By Samantha Simmons
AnimeWorld Indianapolis is proud to present Robert Axelrod as a guest of honor. Today, Axelrod spoke to con-goers about the ins and outs of script writing.
The panel, which was just as entertaining as it was informational, detailed what it takes to write scripts and how to begin. According to Axelrod, most scripts use boards approximately 8.5×11 inches in order to fit the most information onto confined space. These boards are divided into four columns: the loop column, the character column, the time code and the dialouge.
The loop column is for a character’s lines. Axelrod said this is called the loop column because snippets of the lines are recorded and replayed in loops to help perfect the timing and tone of the line to be used. This column is unique because typical punctuation is not used. Proper punctuation is only used when the line calls for a specific tone from the actor. “/” is used to seperate lines and pauses. So if you were reading a script / It would resemble this sentence here / pretty neat, huh?
The second column, the character column, simply states who speaks.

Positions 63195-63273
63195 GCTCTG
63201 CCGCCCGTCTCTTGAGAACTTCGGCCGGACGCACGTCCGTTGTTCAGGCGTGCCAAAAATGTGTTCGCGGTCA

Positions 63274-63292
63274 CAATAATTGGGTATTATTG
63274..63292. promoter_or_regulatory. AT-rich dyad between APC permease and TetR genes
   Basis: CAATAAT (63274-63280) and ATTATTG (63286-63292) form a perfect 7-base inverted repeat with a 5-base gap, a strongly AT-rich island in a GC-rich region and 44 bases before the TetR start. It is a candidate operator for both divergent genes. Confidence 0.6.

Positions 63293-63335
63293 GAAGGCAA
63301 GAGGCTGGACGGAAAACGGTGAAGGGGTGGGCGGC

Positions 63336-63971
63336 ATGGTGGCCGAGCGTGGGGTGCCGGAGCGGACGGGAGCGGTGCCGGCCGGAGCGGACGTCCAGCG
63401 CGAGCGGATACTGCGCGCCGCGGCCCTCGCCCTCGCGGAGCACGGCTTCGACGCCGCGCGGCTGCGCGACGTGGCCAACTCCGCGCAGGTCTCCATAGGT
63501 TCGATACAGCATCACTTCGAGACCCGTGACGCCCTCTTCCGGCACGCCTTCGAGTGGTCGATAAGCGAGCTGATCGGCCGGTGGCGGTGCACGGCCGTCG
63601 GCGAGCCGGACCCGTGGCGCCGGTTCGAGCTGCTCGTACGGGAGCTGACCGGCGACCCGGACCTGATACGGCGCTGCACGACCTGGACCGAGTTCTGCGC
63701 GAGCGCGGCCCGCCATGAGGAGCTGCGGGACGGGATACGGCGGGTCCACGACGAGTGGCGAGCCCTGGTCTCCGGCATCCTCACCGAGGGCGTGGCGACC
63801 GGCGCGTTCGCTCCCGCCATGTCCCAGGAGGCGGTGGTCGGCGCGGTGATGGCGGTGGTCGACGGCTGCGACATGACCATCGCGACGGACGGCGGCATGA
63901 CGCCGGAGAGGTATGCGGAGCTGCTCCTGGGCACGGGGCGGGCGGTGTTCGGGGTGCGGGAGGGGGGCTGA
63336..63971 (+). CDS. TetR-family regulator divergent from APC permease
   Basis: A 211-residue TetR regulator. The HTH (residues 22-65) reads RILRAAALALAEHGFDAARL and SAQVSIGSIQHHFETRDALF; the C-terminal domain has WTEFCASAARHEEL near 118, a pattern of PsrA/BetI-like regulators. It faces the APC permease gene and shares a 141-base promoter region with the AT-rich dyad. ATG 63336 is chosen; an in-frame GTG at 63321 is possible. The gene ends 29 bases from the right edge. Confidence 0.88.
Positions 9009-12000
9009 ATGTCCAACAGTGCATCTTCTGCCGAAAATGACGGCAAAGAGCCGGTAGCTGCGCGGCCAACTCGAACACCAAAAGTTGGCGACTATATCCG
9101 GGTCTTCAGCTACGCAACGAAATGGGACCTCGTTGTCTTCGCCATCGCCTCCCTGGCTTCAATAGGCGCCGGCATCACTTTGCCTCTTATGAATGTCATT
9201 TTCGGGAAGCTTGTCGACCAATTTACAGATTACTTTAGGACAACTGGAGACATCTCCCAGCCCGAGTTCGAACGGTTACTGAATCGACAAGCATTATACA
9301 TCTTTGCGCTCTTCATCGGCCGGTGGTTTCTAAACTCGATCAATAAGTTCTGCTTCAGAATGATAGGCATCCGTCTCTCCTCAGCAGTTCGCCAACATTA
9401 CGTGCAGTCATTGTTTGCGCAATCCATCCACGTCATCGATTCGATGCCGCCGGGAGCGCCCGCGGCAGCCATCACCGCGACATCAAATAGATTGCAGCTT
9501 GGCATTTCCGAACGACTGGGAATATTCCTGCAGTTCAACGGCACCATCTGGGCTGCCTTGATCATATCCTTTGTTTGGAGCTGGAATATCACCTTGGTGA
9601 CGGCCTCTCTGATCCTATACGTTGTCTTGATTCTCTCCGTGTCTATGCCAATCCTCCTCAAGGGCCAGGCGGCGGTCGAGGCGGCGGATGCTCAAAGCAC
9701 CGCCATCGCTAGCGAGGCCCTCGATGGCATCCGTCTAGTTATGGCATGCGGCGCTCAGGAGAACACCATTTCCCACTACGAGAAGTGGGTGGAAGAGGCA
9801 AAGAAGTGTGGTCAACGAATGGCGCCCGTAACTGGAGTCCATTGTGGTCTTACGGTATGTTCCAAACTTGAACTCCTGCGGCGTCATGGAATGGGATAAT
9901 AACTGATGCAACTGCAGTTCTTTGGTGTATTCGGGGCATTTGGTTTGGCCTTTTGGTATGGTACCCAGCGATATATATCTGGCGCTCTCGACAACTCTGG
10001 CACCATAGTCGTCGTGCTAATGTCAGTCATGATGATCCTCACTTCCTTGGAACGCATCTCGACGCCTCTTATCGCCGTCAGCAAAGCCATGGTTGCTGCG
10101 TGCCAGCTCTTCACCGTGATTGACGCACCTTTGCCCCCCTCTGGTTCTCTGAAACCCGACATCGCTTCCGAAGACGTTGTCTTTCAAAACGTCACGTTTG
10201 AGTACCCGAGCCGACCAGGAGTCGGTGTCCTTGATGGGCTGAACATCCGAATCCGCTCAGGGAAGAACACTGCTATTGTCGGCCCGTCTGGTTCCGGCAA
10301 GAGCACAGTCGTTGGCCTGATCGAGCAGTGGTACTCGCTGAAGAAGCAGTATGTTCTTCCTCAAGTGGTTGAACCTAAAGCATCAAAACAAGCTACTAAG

The third column is the most interesting and perhaps the most important. This is the time code column, in which the exact time and frame in which the character must speak (in regards to the final product) must be placed. Axelrod said that typically, we see 30 picture frames per second–which results in a motion picture. The time code column will tell the engineer of the project precisely where to insert a voice recording. For example, “01 20 58″ means that a voice must play at the first minute, 20 second mark on the 58th frame.
The fourth and final column lists the dialouge between two or more characters.
So that was script writing in a nutshell. Axelrod gave a great presentation with humor and audience interaction. He let the audience come up with ideas for the mock-script on the dry erase board, which lead to a Digimon script. Eventually, “Wizardmon” appaeared and told another character ”I am Wizardmon / believe in yourself”
Axelrod also took the time to answer audience questions, and even give insightful criticisms of the industry. Even Lord Zedd’s voice made his appearance. If asked to play Lord Zedd once again, Axelrod says he’d do it so long as the price was right. He said that he prefers unionized working, and that an offer would only be accepted under such conditions. He furthur explained that many industry heads are like bobbleheads: all of them need to nod up and down in order for anything to get done.
If you missed this exciting panel, don’t worry AnimeWorld con-goers! Robert Axelrod will be here tomorrow and will present another exciting panel, “Robert Axelrod’s Life with Lord Zedd and Beyond.”
Registration is still open, so you definitely don’t want to miss it.